The developers who won the coveted Portal site in part because they said they had tenants committed for more than half of the office space have not secured any binding lease agreements for the project.

The District of Columbia urban renewal agency emphasized during its deliberations that it wanted the Portal development to get under way as quickly as possible and not sit idle as have other downtown urban renewal parcels. Banneker Associates, the winning team, told the agency they could start and finish the $335 million project faster than their four competitors because they already had tenants.

Attorney William L. Harris, a member of the Banneker team, said yesterday that team members had not been "precise" with the Redevelopment Land Agency board, "but it was not done as a deception.

"In some of the puffing material we may have said the space had been leased," he said.

In November, in an attempt to win community support, the Banneker group distributed a "Banneker Plaza project fact sheet" to Southwest residents which said "nearly one million square feet in the proposed project have been leased."

In testimony before the RLA board in October developer Theodore R. Lerner, a leading member of the Banneker team, testified: "We have real and bona fide commitments" from the Urban Institute, COMSAT, the American Enterprise Institute and the American Association for the Advancement of Science "for approximately 1.3 million square feet of office space out of the projected 1.8 million square feet for the entire site."

Lerner's lawyer, Evan Novenstein, said yesterday that "commitments" mean "they want to pursue it with us."

The claim of committed tenants plus Banneker's apparent superior financial ability to buy the 10-acre site in six months were two major reasons cited by RLA board members in their selection of that team last week.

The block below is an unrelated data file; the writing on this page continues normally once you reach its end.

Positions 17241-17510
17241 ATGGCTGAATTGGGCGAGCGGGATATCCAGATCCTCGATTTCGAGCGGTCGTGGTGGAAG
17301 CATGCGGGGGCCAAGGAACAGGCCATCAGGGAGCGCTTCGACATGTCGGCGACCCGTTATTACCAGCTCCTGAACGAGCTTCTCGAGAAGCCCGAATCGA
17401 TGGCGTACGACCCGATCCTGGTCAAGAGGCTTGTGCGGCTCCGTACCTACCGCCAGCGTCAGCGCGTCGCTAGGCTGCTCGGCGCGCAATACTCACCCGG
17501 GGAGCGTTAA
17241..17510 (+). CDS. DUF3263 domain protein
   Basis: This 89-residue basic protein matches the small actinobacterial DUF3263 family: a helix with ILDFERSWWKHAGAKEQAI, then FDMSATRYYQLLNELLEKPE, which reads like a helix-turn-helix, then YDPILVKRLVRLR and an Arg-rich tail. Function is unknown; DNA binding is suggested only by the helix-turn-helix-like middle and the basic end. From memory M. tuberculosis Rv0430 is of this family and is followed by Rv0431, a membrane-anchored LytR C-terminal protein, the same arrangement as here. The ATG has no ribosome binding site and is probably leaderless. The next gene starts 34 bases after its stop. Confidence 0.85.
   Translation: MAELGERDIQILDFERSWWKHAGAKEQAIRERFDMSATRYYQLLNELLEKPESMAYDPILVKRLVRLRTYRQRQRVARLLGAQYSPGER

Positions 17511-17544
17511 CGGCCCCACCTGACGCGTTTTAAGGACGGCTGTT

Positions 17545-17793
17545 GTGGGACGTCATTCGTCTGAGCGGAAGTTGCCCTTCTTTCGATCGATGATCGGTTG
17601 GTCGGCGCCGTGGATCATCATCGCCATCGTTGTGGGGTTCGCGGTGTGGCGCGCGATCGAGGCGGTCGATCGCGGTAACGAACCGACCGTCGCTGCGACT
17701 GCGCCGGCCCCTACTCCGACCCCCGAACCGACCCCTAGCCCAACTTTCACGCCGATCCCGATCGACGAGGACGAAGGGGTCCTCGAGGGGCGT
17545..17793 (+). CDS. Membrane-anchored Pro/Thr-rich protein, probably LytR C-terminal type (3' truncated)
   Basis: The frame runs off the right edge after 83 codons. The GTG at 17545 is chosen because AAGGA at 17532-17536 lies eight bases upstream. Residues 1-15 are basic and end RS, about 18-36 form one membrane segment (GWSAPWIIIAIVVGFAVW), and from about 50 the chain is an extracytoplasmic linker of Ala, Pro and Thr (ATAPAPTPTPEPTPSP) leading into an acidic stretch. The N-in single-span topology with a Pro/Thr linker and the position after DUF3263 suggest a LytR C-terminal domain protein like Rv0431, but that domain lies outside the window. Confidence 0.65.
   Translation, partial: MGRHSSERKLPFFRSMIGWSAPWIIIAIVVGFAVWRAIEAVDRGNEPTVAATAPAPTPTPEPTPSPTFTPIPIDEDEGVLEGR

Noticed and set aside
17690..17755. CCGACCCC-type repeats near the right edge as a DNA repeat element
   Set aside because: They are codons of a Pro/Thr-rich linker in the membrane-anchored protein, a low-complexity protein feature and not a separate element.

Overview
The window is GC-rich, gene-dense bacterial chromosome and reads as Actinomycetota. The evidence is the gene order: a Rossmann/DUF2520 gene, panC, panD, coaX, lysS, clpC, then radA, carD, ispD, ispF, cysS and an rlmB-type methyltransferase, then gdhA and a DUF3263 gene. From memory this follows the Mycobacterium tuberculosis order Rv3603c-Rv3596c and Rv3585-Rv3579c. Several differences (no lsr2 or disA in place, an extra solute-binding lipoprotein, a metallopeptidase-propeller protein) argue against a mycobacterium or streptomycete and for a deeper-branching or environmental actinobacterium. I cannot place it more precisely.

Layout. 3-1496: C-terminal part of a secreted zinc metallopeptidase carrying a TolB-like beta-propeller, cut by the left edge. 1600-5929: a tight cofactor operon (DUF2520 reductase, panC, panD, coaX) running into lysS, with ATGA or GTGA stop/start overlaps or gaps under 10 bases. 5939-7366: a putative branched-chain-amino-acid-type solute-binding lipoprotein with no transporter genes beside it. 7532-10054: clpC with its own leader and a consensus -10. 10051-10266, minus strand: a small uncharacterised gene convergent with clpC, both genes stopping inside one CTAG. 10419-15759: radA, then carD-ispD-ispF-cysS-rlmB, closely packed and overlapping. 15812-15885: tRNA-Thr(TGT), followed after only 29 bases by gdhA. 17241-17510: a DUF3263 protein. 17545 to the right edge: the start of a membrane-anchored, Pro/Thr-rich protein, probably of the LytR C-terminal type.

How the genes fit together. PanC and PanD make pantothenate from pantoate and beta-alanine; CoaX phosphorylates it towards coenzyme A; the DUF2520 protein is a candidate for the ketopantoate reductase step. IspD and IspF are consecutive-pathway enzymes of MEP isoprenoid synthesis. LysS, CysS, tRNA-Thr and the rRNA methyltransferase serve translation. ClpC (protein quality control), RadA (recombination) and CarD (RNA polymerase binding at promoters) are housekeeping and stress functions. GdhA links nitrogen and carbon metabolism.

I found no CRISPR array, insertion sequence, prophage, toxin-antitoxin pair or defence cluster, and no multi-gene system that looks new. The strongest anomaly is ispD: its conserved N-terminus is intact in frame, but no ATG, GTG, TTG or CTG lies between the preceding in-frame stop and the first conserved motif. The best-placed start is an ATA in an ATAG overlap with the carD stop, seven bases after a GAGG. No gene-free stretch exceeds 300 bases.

Yesterday two of the four board members who voted for the Banneker group said they understood at the time that the buildings had not actually been leased.

City housing director Robert L. Moore said the "lease commitments" played a major role in his decision because Banneker was the only group with "clear letters of intent" from prospective tenants "and that's the best you are going to get until they get the land."

Board member Stephen Klein said he did not believe Banneker had misrepresented its situation. "They were far more specific about their tenants" than other competitors, he said.

Nira Long and the Rev. Ernest Gibson, the other two board members who voted for Banneker, could not be reached for comment.

William Berman of COMSAT, the largest prospective Portal tenant, said yesterday, "We have a gentlemen's agreement that we would neogitate with them Banneker and that we want to occupy that site, but they can't go to court to sue us. We intend to go ahead and work out a deal."

Representatives from the other companies echoed Berman's enthusiasm for the Portal project. All said they intend to move ahead with plans to lease space there.

Several city real estate experts said the leases cannot be negotiated until the developers headed by Lerner and office and apartment builder Melvin Lenkin buy the site at the foot of the 14th Street bridge from the city, arrange their financing and nail down their construction costs. These three ingredients plus a margin for profits will determine how much the Banneker group will charge for the space at the seven office buildings it plans to build on the Portal tract.

Each of the four prospective tenants said that their lease agreements would probably be contingent on their receiving a share in the ownership of their buildings. Such ownership might diminish the holdings of the partners in the Banneker group, including the six minority partners who now own 43.5 percent of the project. That large share of minority ownership was another major selling point for some RLA board members.

During its deliberations, RLA repeatedly asked the Banneker group and the other teams to explain what would happen to the minority holdings if part of the ownership had to be given to a financing institution in exchange for financing.

The Banneker team said since much of the project had been leased a lender would not require part ownership.